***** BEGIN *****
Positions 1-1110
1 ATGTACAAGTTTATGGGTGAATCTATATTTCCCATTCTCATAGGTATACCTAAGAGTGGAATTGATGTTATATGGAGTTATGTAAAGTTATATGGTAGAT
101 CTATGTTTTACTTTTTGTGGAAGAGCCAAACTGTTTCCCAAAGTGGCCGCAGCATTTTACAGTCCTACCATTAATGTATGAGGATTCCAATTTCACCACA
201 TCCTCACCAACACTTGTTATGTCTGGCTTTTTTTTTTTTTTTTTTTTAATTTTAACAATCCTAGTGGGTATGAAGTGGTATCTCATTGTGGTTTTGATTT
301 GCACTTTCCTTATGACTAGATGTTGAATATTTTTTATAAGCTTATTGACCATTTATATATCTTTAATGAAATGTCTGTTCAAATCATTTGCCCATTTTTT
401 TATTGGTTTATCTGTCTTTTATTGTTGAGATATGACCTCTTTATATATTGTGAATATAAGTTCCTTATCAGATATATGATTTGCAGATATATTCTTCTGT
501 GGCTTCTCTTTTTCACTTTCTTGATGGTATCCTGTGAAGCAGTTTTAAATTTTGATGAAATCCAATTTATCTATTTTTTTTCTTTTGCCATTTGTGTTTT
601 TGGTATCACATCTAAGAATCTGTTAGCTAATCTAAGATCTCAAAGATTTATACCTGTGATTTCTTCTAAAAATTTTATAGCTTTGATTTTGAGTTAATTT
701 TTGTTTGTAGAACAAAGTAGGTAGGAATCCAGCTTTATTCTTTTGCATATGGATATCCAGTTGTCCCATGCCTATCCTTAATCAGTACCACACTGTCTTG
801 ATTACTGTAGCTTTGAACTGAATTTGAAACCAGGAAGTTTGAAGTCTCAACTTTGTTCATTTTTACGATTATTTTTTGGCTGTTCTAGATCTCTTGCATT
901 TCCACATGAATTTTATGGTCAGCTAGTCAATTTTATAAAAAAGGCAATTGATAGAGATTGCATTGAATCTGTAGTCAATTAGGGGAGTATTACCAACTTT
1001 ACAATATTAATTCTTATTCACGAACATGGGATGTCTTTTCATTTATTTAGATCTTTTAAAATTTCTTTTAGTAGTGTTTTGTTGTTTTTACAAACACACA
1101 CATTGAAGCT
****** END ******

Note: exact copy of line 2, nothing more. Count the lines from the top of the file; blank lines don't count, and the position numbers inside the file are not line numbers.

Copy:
1 ATGTACAAGTTTATGGGTGAATCTATATTTCCCATTCTCATAGGTATACCTAAGAGTGGAATTGATGTTATATGGAGTTATGTAAAGTTATATGGTAGAT